Photo courtesy of Evan Wang
The RMISA Championships featured one slalom and two GS races at Steamboat Wednesday through Friday of last week. Four of the six races were won by a Westminster athlete, but Utah maintained its lead in the overall team standings.
The men and women had mixed reviews on the snow and weather conditions for the GS. As they mentioned last week, the men and women typically share a GS course at these races, which has the potential to impact their experiences.
The women’s GS was won by Julia Toiviainen, who is a junior at Westminster, on Wednesday by nearly half a second. This was her first NCAA win of the season, though she has had a couple podiums.
Toivainen shared the podium with Emma Hammergaard and Kaja Norbye who were 0.48 and 0.49 out, respectively. Hammergaard is a junior at the University of Colorado while Norbye is a Utah freshman. This was Hammergaard’s first NCAA podium of the season and Norbye’s fourth.
The women thought the snow quality was good. “The conditions on the GS race were awesome. There was basically no tracks on the second run, which made it easier for me to make a good run down,” said Toivainen.
Norbye agreed, calling the conditions “really solid.”
After her successful race, Toiviainen is now tied with two other women for the No. 1 spot in the GS rankings.
Freshman year can be a tough season for many and experiencing a new country often adds another layer of difficulty. Despite her solid fourth position in the GS rankings, these factors have had an impact on Norbye’s freshman season.
“This is my first season in the US, and I have found it quite difficult to adapt to the snow over here, especially in slalom,” she said, “It is very different than in Europe, but I am slowly starting to figure it out and I had a great day yesterday in Steamboat.”
The top ranked GS women are: 1. Nellie Talbot (MSU); 1. Julia Toiviainen (WMC); 1. Katie Hensien (DU); 4. Kaja Norbye (UU); 5. Galena Wardle (DU); 5. Madison Hoffman (UU).
The men’s GS was also won by a Westminster skier. Tobias Kogler snagged his second consecutive NCAA GS win and third consecutive GS podium. Utah’s Oliver Parazette was 0.41 behind him in second place, and Denver’s Trey Seymour finished in third place, just under a second off the pace of Kogler.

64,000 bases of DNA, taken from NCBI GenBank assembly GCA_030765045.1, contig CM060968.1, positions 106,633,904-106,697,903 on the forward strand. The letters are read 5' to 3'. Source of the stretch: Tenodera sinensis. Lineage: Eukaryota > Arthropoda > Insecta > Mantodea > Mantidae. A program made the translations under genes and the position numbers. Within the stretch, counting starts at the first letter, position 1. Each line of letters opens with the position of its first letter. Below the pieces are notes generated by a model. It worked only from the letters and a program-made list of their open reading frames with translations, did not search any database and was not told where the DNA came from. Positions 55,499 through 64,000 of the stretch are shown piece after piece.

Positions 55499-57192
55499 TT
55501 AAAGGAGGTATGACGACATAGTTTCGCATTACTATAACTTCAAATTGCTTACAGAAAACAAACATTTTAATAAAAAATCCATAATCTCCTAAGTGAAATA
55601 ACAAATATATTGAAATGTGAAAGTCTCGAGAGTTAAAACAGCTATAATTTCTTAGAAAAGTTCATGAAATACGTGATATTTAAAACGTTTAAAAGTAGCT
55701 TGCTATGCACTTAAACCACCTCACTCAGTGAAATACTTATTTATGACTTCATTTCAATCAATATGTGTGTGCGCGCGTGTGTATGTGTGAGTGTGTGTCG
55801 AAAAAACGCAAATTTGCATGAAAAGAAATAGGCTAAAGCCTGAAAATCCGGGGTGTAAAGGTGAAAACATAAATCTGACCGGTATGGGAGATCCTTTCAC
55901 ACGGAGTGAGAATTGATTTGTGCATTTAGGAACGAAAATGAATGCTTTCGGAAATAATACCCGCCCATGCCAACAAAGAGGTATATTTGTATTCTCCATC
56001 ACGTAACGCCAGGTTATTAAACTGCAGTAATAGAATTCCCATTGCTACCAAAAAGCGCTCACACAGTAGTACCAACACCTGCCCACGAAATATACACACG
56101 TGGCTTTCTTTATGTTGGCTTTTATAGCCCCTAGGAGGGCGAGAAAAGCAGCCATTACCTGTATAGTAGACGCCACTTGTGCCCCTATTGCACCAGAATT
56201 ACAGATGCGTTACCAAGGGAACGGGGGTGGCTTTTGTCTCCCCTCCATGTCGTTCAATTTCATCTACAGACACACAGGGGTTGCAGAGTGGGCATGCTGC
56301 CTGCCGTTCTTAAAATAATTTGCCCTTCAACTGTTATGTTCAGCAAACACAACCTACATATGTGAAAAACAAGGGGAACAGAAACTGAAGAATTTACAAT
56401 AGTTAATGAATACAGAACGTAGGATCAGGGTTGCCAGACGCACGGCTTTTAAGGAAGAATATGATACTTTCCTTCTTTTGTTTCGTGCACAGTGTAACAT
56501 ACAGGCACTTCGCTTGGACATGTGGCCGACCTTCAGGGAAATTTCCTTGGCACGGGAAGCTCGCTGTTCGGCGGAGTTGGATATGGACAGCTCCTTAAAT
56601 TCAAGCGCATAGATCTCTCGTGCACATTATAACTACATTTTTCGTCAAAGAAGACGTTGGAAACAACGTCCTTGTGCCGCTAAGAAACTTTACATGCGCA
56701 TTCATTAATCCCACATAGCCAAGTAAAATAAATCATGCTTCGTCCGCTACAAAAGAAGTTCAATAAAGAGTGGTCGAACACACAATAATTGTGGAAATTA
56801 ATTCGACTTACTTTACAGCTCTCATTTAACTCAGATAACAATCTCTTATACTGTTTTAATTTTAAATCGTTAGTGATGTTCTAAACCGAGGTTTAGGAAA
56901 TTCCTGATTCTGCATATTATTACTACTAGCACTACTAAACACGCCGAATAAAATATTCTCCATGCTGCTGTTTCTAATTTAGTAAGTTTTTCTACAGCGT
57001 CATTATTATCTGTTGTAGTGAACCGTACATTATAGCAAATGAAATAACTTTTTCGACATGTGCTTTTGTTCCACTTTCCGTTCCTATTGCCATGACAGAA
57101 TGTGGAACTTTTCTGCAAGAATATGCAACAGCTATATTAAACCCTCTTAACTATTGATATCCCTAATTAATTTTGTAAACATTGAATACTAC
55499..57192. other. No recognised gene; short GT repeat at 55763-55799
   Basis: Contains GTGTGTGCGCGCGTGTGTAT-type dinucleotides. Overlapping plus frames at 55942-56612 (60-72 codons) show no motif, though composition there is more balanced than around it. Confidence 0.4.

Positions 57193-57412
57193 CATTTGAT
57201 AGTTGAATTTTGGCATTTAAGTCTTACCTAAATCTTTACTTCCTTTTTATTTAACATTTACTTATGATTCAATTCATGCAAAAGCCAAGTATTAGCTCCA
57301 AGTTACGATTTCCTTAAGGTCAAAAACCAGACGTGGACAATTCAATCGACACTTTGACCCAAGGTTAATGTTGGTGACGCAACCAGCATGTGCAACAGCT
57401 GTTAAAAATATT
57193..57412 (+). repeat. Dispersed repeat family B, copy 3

Changing conditions are something that ski racers are forced to adapt to frequently, this race was no different. According to Parazette, it was beneficial to run early in the second run for the men due to weather and snow.
“Conditions were definitely poor,” said Parazette. “Not only was the snow soft, but there was a lot of fog that rolled through for second run, it was even snowing for some of it. Although there was a pretty big advantage to those running early on second run, at the end of the day it was still a ski race.”
All of the top-five ranked men in GS represent different schools. The top five are: 1. Tobias Kogler (DU); 1. Riley Seger (MSU); 3. Filip Forejtek (CU); 3. Joachim Lien (UU); 5. Mikkel Solbakken (WMC).
The weather was better for the slalom races that occurred on Thursday and Friday. Early racers experienced some softer snow on top of the injected surface, but the athletes eventually got down to the more-solid surface.
Denise Dingsleder (WMC) won the first women’s slalom by 0.39. Kristiane Bekkestad (MSU) finished in second, and there was a tie for third place between Madeline Dekko and Kaitlyn Vesterstein (Utah), who were 0.99 seconds off of Dingsleder.
Dekko formerly raced for Williams College in the East, and is not a current student at any RMISA school; therefore do not affect the NCAA rankings.
The second slalom race was the first women’s race to not be won by a Westminster skier. Montana’s Kristiane Bekkestad claimed first place by 0.25 seconds. Westminster skiers, Evelina Fredricsson and Denise Dingsleder, finished in second and third, respectively. Fredricsson was 0.37 out of first place.
The men’s slalom podiums were completely different between the two days.
The Westminster men went 1-2 in the first slalom with Francesco Gori in first and Mikkel Solbakken in second. Solbakken was only 0.12 seconds off of his teammate. Rounding out the podium was Gustav Rosber Voello, a Utah skier.
Friday’s podium saw Wilhelm Normannseth, a Utah skier, on top by a solid margin of 0.61 seconds. Leon Nikic from Alaska Anchorage finished in second place and Colorado’s Louis Gustave Fausa finished in third, 1.17 seconds out.
This was Nikic’s best result of the NCAA season. It was also the first podium of Fausa’s NCAA career.
The teams NCAA Championships will be announced on March, 1.